This comprehensive documentation ensures that transactions between related parties are conducted at arm’s length, preventing profit shifting and tax avoidance while complying with international standards.
Methods for Proving Arm’s Length Transactions
To ensure that your multinational corporation’s intercompany transactions adhere to the arm’s length principle, various TP methods can be employed, as outlined by the OECD TP Guidelines and the Federal Decree-Law No 47 of 2022 on the Taxation of Corporations and Businesses:
- Comparable Uncontrolled Price Method (CUP): Used to verify if a controlled transaction’s price aligns with market prices.
- Resale Price Method (RP): Compares the gross profit margin of goods purchased and subsequently sold with the market range.
- Cost Plus Method (CP): Compares the gross margin on costs with the market range of gross margin on fees in comparable transactions.
- Transactional Net Margin Method (TNMM): Analyses profitability at the operating profit level, considering differences in transaction terms.
- Profit Split Method (PS): Compares the allocation of profit from the transaction with comparable transactions.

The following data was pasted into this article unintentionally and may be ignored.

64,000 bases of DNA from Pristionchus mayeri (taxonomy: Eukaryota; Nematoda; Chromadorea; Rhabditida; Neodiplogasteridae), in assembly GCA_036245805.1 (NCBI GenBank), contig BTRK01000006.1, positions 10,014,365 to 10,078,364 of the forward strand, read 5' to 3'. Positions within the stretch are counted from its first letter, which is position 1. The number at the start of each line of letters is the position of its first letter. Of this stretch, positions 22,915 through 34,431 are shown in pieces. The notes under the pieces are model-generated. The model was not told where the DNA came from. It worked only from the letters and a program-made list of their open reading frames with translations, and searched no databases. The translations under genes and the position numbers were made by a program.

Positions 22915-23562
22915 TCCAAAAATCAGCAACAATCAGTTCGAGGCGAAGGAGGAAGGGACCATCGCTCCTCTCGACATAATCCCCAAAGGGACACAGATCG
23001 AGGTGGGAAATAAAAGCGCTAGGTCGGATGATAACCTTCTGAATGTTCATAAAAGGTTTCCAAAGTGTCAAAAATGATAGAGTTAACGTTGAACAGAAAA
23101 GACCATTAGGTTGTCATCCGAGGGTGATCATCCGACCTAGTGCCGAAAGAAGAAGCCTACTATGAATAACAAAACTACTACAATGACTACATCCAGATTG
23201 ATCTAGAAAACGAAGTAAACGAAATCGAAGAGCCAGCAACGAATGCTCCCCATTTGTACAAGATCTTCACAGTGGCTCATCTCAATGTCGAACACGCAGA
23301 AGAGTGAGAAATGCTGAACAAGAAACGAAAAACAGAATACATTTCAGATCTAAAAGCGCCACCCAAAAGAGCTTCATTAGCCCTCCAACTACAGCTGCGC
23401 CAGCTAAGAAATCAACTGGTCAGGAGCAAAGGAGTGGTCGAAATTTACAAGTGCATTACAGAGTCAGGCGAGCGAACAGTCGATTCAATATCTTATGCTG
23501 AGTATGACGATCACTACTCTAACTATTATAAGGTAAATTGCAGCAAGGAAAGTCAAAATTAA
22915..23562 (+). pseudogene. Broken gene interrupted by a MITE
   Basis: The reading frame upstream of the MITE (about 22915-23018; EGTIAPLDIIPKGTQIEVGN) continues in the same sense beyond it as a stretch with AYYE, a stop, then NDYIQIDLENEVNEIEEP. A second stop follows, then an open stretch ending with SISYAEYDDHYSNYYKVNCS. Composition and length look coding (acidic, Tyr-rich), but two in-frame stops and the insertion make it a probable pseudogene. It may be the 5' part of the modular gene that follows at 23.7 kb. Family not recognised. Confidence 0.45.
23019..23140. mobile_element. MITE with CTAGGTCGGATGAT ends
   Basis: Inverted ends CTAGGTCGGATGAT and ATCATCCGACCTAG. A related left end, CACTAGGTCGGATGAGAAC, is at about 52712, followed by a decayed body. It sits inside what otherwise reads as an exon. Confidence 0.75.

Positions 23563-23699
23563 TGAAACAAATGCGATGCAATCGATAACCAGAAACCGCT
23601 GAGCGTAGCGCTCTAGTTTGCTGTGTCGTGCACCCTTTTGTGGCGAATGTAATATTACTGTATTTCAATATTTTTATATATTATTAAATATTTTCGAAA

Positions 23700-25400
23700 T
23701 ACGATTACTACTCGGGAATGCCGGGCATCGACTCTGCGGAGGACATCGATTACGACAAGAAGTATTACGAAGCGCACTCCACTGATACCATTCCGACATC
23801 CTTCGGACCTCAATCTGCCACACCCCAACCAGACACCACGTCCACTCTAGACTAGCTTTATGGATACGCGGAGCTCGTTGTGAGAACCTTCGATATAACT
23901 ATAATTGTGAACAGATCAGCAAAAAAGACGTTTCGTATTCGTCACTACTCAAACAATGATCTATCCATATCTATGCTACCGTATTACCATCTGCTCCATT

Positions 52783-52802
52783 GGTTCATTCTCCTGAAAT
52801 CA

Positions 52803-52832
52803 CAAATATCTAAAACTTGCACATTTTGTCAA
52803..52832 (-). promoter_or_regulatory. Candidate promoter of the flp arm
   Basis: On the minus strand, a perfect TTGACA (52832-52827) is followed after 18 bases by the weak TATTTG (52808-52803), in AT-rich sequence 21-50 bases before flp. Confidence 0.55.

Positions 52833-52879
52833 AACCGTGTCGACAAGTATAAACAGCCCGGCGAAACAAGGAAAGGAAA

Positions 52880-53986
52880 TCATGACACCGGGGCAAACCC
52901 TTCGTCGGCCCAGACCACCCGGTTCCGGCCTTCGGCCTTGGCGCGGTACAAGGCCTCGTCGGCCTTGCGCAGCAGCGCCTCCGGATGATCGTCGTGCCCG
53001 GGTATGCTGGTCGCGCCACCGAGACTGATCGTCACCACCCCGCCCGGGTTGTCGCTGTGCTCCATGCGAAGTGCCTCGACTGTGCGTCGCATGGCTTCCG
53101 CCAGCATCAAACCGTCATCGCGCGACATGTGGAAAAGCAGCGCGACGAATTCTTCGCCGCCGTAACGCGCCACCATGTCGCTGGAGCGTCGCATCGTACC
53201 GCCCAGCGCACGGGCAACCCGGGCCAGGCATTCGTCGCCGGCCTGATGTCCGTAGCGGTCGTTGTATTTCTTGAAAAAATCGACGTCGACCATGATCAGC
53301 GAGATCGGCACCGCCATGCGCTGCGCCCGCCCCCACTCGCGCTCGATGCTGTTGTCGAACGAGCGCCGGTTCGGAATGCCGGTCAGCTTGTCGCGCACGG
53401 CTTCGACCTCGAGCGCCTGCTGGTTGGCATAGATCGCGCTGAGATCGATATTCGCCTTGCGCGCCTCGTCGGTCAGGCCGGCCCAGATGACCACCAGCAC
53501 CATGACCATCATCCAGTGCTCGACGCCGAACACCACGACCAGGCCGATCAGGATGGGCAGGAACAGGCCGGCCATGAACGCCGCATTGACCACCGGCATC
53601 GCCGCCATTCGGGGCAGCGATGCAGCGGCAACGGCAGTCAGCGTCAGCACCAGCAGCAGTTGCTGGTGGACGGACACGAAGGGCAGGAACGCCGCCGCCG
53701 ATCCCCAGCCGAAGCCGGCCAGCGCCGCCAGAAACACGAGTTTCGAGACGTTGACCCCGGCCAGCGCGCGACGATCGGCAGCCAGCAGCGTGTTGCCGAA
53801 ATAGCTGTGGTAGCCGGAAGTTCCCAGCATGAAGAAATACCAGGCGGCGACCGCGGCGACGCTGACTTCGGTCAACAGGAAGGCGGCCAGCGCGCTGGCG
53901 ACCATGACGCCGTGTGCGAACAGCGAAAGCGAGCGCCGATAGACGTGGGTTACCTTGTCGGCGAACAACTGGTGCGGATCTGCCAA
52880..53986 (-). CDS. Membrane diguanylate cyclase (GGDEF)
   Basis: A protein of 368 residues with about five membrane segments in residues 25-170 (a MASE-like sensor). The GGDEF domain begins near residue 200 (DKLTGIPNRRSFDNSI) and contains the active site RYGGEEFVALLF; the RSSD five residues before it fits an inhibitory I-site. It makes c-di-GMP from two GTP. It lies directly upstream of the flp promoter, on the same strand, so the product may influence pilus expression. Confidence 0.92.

The Role of Transfer Pricing in Multinational Corporations
For multinational corporations, transfer pricing plays a critical role in balancing profits among various entities within the organisation. The Transfer Pricing provisions play an important role in ensuring that the transactions between Related Parties are at Arm’s Length Price and multinational corporations do not enter into transactions with group entities in other jurisdictions at unusual prices, effectively shifting profits to regions with lower tax obligations.
Risks and Challenges with Transfer Pricing
Some high-risk transfer pricing issues include mismatches between intellectual property ownership and risk control, centralised pricing models lacking substance, high-risk transactions, and discrepancies between legal agreements and pricing policies. Companies also face challenges in documenting transactions to prove their arm’s length nature.
Tackling Documentation Challenges in Transfer Pricing
Compliance with the UAE’s transfer pricing regulations has become more demanding, and companies must collaborate with tax advisors and transfer pricing specialists to develop and implement policies that adhere to UAE regulations and international best practices. While this process requires time and effort, it’s essential to reduce tax and transfer pricing risks.
In conclusion, transfer pricing is a critical aspect of multinational business operations in the UAE. Compliance with the UAE’s regulations and international standards is essential to navigate the complexities and challenges associated with transfer pricing while minimising tax risks.
It’s also important to remember that these regulations are subject to change, so staying informed and adapting to evolving tax laws is crucial for businesses operating in the UAE.
Navigating the intricacies of transfer pricing requires expertise and a deep understanding of evolving tax regulations. Our team of experts at AKW Consultants is here to guide you through the process and ensure your multinational corporation’s financial activities are compliant and efficient. Contact us today: [email protected]